Wednesday, February 26, 2014

Letter or Spirit of the Rules?

I had a question recently about a reference in Picatrix to only making certain talismans at night or during the day and what to do about this rule.

Really it comes down to whether we follow the letter of the rules or the spirit. But watch out, are we sure we know what the spirit really is?

There's a whole lot of different rules for electing talismans, just like there are many rules for elections in general. Typically our traditional sources relied on many other different earlier sources and just lay out all possible rules, without mentioning what is most important or trying to resolve any discrepancies. One of the nice things about Ramesey in Astrology Restored/Astrologia Restaurata is that he will list off a bunch of rules and then say, "well if you can't get all that, just do x, y or z"

The reality is that we can only elect about 3-5 astrological factors, so we have to pick a few that we (and hopefully our traditional sources) find most important. The day/night rule reminds me a lot of the Moon phase rule, ie Moon must be in appropriate phase, usually waxing. Now clearly day and night are pretty obvious as is the Moon phase, so these are easy rules for non-astrologers or beginning astrologers to follow. An immediate practical problem ensues, however, with both of these rules: right off the bat you lose 1/2 of the total times available for elections. So if you decide that day/night or Moon phase is the ultimate, most significant factor for all elections, and certainly there are some traditional sources that insist on this, you make your life as an electional astrologer or astrological magician very, very difficult.

Now if I am making a regular Moon talisman, or Lunar Mansion talisman or even a fixed star talisman, since fixed star talismans are essentially Moon aspecting the fixed star, I do make sure the Moon phase is appropriate. For any other planetary talisman, no, I don't think the Moon phase is so important that I will sacrifice getting the planet itself in a strong position as opposed to worrying about the Moon. I do compromise a bit here and I do get the Moon unafflicted, ie not combust, in detriment, fall, making nasty applying aspects, etc.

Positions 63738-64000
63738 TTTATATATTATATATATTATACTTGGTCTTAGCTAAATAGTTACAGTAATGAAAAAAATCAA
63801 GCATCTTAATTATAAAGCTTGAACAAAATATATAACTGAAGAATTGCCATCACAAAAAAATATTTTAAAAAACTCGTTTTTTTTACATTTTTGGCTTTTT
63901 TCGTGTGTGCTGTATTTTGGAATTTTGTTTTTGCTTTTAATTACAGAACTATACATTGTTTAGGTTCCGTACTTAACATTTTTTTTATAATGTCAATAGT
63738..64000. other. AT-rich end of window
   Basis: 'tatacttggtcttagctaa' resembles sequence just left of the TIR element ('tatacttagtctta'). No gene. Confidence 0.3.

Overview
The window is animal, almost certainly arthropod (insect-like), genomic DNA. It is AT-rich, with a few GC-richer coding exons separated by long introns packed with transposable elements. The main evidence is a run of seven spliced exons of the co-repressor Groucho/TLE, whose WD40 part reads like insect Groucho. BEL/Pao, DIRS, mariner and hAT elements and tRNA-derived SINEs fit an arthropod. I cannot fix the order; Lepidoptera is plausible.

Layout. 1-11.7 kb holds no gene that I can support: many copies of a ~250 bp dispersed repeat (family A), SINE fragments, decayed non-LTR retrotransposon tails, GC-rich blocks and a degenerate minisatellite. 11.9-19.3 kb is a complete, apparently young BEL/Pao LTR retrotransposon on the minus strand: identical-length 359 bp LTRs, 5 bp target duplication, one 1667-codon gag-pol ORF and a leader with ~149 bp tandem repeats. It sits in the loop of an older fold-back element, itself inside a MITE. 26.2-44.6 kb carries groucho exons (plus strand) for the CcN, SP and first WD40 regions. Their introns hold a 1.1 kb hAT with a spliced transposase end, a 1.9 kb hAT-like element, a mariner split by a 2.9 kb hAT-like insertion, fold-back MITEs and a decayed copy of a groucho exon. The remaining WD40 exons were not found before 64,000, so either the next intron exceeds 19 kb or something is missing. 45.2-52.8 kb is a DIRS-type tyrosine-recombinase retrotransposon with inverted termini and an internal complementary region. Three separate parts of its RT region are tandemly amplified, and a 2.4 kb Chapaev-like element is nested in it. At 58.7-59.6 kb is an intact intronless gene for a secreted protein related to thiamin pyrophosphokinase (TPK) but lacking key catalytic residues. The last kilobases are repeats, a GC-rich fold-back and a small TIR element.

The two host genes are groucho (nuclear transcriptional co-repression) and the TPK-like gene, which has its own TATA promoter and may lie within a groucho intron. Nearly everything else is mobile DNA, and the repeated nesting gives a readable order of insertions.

Now this gets into another issue. For the longest time, I've been insistent on looking at traditional (ie pre 1700) sources. This is because we all start out as either conscious or unconscious atheist-materialists and our view of reality in general and astrology and magic in particular, is very different from our medieval and Renaissance predecessors. Our "natural" reaction to almost any facet of magic or astrology is quite different from traditional astrologers and astrological magicians.

However, the next stage is a slavish and total devotion to every jot and tittle of a traditional source. No deviation is permitted and no source may be questioned. This is going too far in the other direction! Consider that traditional sources are often contradictory, what do you do then? If you are grounded in the tradition as a whole, you can find an authentic way to resolve or even disregard the contradiction.

Further, I don't think that magic or astrology have or need to "evolve", in other words what ever does not accord with 21st century sensibilities gets changed. On the other hand, there's a point at which a master doesn't need to look at the books anymore to know how to do the work. Of course, it's tempting to think one has mastered magic or astrology after a few charts, invocations or talismans, which is not possible.

Having been a full time practicing traditional astrologer and astrological magician for close to 15 years, having participated in translating Picatrix, and having elected and created hundreds of astrological talismans, I'm finally to the point of saying, "yes I'm a master of traditional astrological magic"

So when I deviate from a particular source, I've got a reason for it, both practical and traditional. Ultimately while I might not follow an individual thread, I am certainly very much within the overall tapestry of the tradition.

No comments: